Sigur Ros: Dread, foreboding and a spiritual communion

Aware Super Theatre, August 12

While the return of the world’s biggest and best bands to our shores marks an end to the worst ravages of the pandemic, an all-too-familiar sense of dread and foreboding laces Sigur Ros’ first Sydney concert in five years. There is even something of the locked down, streaming-from-the-artists’-living-room-to-yours intimacy to the show – which is quite the feat in a sold-out arena.

Sigur Ros frontman Jonsi in Brisbane this week.Credit:Markus Ravik

Whether huddled in a knot over a Hammond organ in a corner of the stage for Samskeyti, as ghostly silhouettes in billowing mist for haunting vignettes from their coming album, or epically rocking out in show-closer Popplagio, there is a hardwire to each audience member: it’s just you and the band.

Sometimes it’s not even the band, just you: halfway through a number in the second half of the show they walk off, while the music continues to swirl and flow – only to return a minute later. By shunning ego and spotlight they allow us an almost spiritual communion directly with their material.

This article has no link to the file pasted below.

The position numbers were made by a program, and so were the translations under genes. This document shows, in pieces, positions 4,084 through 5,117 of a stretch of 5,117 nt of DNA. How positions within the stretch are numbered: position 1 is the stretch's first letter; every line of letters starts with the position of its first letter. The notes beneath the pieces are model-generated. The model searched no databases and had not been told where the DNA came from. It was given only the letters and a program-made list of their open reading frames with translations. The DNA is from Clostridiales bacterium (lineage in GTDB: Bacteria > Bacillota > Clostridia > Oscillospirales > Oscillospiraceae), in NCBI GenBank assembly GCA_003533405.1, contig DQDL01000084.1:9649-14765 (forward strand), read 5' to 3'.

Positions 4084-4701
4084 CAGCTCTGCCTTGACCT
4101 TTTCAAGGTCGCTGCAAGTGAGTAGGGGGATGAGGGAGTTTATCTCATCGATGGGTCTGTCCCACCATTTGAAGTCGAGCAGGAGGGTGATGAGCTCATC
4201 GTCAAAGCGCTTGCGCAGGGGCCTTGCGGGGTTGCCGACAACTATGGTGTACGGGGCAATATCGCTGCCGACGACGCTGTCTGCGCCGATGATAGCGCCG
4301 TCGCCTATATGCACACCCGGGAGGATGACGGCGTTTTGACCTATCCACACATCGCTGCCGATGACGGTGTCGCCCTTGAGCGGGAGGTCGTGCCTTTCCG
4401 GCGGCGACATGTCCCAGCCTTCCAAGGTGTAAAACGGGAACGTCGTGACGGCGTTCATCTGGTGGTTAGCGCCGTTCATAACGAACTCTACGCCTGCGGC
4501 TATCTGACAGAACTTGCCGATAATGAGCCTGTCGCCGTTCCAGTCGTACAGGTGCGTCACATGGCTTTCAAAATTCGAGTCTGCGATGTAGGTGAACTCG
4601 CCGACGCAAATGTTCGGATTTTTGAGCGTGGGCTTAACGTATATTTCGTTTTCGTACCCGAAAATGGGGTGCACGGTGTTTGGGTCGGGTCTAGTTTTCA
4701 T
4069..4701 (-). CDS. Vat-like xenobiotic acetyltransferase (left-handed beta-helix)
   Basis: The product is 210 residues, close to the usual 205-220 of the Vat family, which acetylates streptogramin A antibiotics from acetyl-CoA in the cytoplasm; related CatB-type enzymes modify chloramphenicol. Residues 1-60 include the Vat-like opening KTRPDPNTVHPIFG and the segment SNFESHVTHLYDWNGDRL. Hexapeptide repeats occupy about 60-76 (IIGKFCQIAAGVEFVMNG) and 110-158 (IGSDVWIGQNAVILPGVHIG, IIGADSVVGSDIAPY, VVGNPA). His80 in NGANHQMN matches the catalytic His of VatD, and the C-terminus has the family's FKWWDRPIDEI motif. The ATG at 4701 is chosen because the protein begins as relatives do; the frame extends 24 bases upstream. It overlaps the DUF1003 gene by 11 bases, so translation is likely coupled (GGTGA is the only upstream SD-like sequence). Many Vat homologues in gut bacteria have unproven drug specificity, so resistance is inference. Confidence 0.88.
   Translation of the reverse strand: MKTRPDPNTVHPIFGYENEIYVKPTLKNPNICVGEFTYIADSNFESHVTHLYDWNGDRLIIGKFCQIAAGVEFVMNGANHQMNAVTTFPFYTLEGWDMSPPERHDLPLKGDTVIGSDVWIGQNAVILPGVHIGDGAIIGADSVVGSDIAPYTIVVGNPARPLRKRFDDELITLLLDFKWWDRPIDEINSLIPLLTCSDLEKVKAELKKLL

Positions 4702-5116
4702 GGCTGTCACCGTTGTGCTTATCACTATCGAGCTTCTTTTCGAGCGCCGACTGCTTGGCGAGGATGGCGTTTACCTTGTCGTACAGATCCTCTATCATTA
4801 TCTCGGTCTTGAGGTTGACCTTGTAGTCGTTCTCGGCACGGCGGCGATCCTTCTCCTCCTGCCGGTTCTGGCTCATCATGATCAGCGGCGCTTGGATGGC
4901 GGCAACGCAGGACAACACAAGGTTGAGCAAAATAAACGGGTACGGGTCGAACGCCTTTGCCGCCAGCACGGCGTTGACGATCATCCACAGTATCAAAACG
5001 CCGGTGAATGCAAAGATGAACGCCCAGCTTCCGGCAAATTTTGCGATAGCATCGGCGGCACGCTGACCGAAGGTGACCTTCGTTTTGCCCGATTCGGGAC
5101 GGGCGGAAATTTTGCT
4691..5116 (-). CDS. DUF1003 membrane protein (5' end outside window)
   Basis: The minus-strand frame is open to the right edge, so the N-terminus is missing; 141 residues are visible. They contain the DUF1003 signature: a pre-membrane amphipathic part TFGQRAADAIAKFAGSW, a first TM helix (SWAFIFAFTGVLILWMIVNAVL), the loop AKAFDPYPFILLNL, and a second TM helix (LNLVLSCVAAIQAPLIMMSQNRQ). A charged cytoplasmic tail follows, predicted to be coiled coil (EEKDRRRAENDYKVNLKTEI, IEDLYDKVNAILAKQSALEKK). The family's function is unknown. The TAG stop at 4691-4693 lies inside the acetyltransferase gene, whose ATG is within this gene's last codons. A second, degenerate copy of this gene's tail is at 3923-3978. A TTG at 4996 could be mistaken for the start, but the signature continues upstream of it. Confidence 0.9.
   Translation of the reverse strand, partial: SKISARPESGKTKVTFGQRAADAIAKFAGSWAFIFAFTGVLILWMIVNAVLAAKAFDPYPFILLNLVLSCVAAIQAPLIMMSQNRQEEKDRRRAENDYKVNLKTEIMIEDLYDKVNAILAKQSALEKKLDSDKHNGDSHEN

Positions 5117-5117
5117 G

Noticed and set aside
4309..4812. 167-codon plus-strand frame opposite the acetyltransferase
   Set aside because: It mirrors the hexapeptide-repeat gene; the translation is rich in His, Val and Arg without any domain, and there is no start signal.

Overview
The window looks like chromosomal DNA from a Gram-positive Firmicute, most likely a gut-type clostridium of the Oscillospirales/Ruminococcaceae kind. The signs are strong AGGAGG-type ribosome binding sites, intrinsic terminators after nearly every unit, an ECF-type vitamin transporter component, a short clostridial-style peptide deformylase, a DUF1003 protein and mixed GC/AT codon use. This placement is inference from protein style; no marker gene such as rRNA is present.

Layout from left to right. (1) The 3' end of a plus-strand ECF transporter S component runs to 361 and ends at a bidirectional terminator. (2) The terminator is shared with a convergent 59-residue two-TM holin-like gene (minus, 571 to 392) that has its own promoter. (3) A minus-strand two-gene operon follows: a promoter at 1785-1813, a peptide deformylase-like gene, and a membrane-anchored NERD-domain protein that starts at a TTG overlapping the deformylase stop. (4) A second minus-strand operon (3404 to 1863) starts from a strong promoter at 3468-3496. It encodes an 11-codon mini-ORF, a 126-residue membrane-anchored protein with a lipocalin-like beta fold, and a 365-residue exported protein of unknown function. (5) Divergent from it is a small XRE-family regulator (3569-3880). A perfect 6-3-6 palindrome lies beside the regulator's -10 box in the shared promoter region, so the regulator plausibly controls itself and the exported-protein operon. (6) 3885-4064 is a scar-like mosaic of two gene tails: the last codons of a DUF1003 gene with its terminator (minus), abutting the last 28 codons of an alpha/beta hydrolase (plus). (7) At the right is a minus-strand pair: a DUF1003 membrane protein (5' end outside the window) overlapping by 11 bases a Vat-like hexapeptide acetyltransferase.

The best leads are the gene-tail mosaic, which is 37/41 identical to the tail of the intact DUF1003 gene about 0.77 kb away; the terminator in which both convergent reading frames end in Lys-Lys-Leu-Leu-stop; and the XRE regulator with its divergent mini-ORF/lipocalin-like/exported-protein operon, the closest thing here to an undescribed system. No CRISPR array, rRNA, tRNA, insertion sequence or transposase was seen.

And what material it is. Sigur Ros have matured beyond the more playful songs in their catalogue – ad man’s favourite Hoppipolla would have been utterly incongruent – and endow their best work with new depth and texture. Audience favourites Svefn-g-englar, Glosoli and Ny Batteri are present but not quite as we remember them: darker, deeper, tinged with a new sobriety.

I say they are audience favourites but in truth it is hard to know which the favourites are: there is hardly a peep from the crowd during the two-and-a-half-hour show. Impossible as it is to sing along to Jonsi’s glorious falsetto and Icelandic/gobbledegook lyrics, it feels irreverent to cheer through the thundering reverb and eerie stillness that fill the gaps between songs.

But don’t mistake stunned silence for emotional distance: a 9000-strong standing ovation needs no translation, nor does the band’s own response as they come out not to bow or play one more song but to applaud the audience.

It is not an easy show –neither for the band nor for the crowd – but in that collective effort something extraordinary lived and breathed on this night.

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